WHAT IS SCIENTOLOGY?

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Scientology: Its Background and Origins
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SCIENTOLOGY ETHICS AND JUDICIAL MATTERS



ETHICS

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The Basic Scientology Ethics Course includes the Introduction to Scientology Ethics book and the taped lecture by L. Ron Hubbard "The Five Conditions of Existence," to show one how to effectively apply Scientology ethics and justice technology.
 

The Scientology system of ethics is based wholly on reason. Whereas morals, Mr. Hubbard pointed out, are essentially laws of conduct laid down from accumulated experience out of ages past and thus may no longer be entirely relevant to survival, ethics consists wholly of rationality toward the highest level of survival for all dynamics. True, in the absence of anything else, a moral code can provide a general yardstick for optimum conduct, and ethical conduct always includes an adherence to society’s moral codes. But over time, morals can become outmoded, burdensome, and so invite revolt. Thus, although moral codes are respected, it is the adherence to ethical standards that holds the channels of the Bridge firmly open, enabling Scientologists to progress smoothly and without distraction.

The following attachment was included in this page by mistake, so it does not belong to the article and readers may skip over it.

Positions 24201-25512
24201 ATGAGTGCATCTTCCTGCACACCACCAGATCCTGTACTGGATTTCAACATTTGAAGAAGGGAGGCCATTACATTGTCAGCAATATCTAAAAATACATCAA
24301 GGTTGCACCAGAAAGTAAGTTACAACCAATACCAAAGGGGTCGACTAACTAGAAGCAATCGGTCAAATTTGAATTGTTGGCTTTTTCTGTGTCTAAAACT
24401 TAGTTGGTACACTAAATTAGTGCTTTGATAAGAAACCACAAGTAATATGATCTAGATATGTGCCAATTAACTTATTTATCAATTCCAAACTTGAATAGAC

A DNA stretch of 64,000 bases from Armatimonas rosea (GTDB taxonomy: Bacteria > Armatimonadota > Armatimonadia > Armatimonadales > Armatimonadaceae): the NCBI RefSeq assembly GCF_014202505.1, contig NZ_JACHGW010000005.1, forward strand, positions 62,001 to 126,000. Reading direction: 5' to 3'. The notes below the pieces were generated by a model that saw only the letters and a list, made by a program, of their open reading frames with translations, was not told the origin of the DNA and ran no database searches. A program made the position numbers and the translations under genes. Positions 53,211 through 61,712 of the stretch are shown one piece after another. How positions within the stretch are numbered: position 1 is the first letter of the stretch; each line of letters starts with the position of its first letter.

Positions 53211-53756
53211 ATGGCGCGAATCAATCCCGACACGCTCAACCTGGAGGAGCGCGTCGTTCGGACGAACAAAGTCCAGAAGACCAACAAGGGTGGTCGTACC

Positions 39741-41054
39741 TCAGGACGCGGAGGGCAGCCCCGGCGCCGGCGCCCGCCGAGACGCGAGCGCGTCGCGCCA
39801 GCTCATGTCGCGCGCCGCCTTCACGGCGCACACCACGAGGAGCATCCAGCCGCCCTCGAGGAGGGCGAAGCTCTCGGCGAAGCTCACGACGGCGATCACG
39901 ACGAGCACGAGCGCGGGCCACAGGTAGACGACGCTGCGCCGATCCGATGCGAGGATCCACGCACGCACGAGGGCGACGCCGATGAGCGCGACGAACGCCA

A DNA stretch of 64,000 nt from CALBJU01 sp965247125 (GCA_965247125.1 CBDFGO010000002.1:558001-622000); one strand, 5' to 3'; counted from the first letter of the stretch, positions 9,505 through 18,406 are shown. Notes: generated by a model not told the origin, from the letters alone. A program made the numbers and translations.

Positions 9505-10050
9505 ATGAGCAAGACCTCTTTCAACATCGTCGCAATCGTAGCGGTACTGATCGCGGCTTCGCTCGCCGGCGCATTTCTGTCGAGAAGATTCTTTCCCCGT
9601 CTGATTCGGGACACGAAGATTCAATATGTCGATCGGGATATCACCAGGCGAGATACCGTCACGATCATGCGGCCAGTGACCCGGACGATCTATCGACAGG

Ethics may be defined as the actions an individual takes on himself to ensure his continued survival across the dynamics. It is a personal thing. When one is ethical, it is something he does himself by his own choice.

The logic of Scientology ethics is inarguable and based upon two key concepts: good and evil. Like ethics and justice, good and evil have long been subject to opinion, confusion and obfuscation. But to appreciate what Scientology ethics is all about, it must be understood that good can be considered to be a constructive survival action. It is something that, to put it simply, is more beneficial than destructive across the dynamics. True, nothing is completely good, and to build anew often requires a degree of destruction. But if the constructive outweighs the destructive, i.e., if a greater number of dynamics are helped than harmed, then an action can be considered good. Thus, for example, a new cure which saves a hundred lives but kills only one is an acceptable cure.

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